Monthly Archives: May 2010

The Density of Smart People – Creative Class

San Francisco and New York are far and away the leaders in human capital density with 7,031 and 6,357 college degree holders per square mile, respectively. Boston (3,871), Washington, D.C. (3,395) , Seattle (2,853), and Chicago (2.543) all have human capital densities in the range of 2,500 to 3,500 degree holders per quarter mile. Silicon Valley has a human capital density of 1,259 degree holders per square mile.

Stats on density of college graduates per square mile in different American cities.

Facebook’s friendship trap

Dubbed the “Eleanor Rigby generation”, those aged 18-34 (84% of whom use the internet regularly) are the most likely to be lonely, according to the report. And 31% admitted that they spent too much time online rather than face to face.

Impact of social networking on social life. Good read, though the rumors of Facebook’s death are slightly exaggerated, in my opinion.

10 words I’d ban from all websites

5. ‘Check’ this box
If you’re a British brand (or selling to Brits) stick with British English, especially around forms and transactions. I’ve seen significant evidence that this reassures e-commerce customers in the U.K. We ‘tick’ boxes or put crosses in them. And we don’t do ‘shipping’, we do ‘delivery’.

Useful advice by a professional copywriter, with some British flavor added. I mean flavour.

Why Crunch Mode Doesn’t Work: 6 Lessons

Lesson Three is this: five-day weeks of eight-hour days maximize long-term output in every industry that has been studied over the past century. What makes us think that our industry is somehow exempt from this rule?

Excellent article on impact of overtime work on productivity. People regularly working long hours aren’t heroes, they’re slackers. I’d love every manager to read it.

iPad Usability: First Findings From User Testing

For the last 15 years of Web usability research, the main problems have been that users don’t know where to go or which option to choose — not that they don’t even know which options exist. With iPad UIs, we’re back to this square one.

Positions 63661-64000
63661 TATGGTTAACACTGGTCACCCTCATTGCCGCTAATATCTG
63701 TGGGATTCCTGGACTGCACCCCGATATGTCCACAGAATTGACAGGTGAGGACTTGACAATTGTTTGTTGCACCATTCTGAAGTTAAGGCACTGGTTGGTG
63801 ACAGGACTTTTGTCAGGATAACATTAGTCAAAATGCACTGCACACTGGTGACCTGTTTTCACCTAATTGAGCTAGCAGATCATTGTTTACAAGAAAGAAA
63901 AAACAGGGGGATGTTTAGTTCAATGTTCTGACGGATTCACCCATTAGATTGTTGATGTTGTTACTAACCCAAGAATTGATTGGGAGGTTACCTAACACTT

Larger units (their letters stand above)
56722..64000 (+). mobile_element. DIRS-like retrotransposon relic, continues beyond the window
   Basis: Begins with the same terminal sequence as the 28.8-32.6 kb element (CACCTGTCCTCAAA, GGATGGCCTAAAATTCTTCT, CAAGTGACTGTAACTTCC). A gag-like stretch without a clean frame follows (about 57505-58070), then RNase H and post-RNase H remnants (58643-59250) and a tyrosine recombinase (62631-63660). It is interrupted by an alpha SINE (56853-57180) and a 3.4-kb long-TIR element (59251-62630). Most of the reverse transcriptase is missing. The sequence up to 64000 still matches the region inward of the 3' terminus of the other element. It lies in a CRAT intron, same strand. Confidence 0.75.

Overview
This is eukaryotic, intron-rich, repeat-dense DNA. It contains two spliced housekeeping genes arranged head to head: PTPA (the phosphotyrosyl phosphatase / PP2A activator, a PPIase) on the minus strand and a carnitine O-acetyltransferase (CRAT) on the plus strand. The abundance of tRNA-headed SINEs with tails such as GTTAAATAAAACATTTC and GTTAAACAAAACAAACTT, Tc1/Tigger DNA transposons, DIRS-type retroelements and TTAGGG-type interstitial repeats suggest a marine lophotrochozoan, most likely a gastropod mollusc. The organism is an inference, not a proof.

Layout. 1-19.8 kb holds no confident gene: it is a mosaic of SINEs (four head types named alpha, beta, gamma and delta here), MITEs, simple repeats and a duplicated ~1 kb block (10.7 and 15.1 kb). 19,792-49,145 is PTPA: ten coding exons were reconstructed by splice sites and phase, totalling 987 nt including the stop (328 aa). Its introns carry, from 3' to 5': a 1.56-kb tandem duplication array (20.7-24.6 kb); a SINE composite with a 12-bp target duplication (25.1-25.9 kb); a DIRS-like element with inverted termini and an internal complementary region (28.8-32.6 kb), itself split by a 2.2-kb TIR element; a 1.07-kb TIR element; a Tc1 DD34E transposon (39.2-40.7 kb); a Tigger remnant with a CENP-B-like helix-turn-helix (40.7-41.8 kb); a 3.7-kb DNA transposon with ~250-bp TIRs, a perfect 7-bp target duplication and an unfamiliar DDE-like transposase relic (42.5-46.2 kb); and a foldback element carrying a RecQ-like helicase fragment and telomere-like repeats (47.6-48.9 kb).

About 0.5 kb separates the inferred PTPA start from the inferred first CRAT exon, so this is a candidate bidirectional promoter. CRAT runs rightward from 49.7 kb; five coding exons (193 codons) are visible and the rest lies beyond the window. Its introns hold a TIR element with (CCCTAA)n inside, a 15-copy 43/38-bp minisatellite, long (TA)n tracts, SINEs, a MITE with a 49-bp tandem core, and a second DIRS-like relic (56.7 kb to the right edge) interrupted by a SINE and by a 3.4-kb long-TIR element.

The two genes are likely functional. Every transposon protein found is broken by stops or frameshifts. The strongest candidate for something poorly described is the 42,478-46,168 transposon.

more on useit.com

 

Nielsen on iPad’s usability. In short: the interface beautiful, but suffers from lack of standardized controls and metaphors.

 

Of course it didn’t take the members of “Nielsen is a boring guy who just don’t get” camp too much time to come up with a rebuttal:

 

He almost gets it.

 

Why I Don’t Work At Google

There were too many people on the team who, individually, couldn’t finish anything. There was always a good reason why – some new requirement that necessitated a rewrite, or some piece that turned out to be more complex than anyone thought.

As a junior member of the team, I took these explanations at face value. With the benefit of ten more years of experience, though, I know that while it’s important to write quality software, it’s equally important to just fucking finish it.

more on sarahmei.com

Complaints about Microsoft’s culture making it difficult to ship products, despite having bright people on board. But I don’t get how this experience relates to Google, with dozens of products coming out from the company every year.

Mea Culpa

Because wasn’t it oh so clever and efficient to build a radically new kind of database with extreme reliability requirements as a highly multithreaded kernel extension to the OS?

Why being smart is a dangerous threat to a programmer.

Comparing E-mail Address Validating Regular Expressions

/^([w!#$%&’*+-/=?^`{|}~]+.)*[w!#$%&’*+-/=?^`{|}~]+@((((([a-z0-9]{1}[a-z0-9-]{0,62}[a-z0-9]{1})|[a-z]).)+[a-z]{2,6})|(d{1,3}.){3}d{1,3}(:d{1,5})?)$/i

An article comparing different regular expressions for e-mail validation. The one quoted above is the only one passing all the test from the article. The problem I see is that the regexps don’t cover internationalized addresses, like this e-mail allowed by RFC 5335: 甲斐@黒川.日本.